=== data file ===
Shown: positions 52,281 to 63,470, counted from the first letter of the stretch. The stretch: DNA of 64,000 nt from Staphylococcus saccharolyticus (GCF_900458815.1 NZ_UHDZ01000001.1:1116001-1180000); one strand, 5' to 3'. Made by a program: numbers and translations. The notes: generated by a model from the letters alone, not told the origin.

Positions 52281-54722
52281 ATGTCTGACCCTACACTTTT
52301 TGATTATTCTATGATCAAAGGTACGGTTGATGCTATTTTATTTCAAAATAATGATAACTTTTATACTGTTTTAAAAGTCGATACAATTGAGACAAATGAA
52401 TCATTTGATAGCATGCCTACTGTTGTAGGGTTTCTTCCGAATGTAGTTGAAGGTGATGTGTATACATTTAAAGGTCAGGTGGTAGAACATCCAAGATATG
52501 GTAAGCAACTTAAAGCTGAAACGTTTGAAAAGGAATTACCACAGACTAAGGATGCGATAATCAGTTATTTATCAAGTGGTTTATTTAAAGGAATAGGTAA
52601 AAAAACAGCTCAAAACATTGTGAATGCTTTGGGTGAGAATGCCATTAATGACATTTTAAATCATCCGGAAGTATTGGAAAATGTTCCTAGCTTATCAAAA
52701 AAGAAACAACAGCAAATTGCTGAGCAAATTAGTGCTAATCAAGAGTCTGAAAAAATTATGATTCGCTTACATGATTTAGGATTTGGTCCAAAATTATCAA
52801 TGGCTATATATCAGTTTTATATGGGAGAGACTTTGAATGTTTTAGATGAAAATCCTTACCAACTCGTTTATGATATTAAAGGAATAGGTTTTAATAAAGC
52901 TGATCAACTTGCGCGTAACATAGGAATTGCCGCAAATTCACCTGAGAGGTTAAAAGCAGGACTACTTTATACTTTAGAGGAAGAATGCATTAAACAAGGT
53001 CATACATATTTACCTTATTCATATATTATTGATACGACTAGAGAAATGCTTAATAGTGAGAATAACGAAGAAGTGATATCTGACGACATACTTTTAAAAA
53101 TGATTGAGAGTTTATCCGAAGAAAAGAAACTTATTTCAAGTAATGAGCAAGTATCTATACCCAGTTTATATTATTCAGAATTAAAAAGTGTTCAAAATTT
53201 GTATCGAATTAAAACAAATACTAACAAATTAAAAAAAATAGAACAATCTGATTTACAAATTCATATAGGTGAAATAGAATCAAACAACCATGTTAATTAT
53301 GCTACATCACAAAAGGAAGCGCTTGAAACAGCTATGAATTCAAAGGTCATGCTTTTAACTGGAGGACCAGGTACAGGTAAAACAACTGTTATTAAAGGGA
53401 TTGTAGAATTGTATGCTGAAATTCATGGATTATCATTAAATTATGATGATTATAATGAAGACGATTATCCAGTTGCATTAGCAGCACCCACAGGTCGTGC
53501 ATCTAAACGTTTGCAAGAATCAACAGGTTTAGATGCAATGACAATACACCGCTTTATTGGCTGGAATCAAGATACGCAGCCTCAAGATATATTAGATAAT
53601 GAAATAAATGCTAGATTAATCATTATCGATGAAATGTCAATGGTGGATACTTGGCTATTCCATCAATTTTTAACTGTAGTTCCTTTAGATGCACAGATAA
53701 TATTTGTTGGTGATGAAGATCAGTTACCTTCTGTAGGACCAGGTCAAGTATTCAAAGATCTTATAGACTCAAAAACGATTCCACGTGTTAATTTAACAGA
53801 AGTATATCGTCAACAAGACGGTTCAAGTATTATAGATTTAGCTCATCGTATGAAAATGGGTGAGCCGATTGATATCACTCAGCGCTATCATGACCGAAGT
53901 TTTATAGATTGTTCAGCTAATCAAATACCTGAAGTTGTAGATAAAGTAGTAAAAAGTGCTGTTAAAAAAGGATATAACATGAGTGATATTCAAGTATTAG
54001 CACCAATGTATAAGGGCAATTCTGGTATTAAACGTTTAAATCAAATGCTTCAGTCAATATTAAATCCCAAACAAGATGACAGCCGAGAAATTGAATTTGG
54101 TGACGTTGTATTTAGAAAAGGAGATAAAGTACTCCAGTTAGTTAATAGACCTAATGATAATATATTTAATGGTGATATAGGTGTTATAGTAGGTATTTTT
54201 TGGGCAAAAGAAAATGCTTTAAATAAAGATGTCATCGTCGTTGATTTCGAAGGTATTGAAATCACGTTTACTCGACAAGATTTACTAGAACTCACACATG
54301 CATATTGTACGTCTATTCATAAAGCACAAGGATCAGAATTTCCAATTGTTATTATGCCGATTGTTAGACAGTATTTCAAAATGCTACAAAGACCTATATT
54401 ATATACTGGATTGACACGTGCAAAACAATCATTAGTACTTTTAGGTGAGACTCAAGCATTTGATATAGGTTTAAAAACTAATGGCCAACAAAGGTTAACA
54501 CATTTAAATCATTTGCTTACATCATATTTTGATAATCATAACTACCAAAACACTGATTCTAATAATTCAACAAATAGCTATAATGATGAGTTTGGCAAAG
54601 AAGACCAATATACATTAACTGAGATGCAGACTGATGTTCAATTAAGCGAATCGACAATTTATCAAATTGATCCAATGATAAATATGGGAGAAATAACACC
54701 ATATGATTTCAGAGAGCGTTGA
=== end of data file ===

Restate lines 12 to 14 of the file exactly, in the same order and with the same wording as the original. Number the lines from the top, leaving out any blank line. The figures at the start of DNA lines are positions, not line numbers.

53101 TGATTGAGAGTTTATCCGAAGAAAAGAAACTTATTTCAAGTAATGAGCAAGTATCTATACCCAGTTTATATTATTCAGAATTAAAAAGTGTTCAAAATTT
53201 GTATCGAATTAAAACAAATACTAACAAATTAAAAAAAATAGAACAATCTGATTTACAAATTCATATAGGTGAAATAGAATCAAACAACCATGTTAATTAT
53301 GCTACATCACAAAAGGAAGCGCTTGAAACAGCTATGAATTCAAAGGTCATGCTTTTAACTGGAGGACCAGGTACAGGTAAAACAACTGTTATTAAAGGGA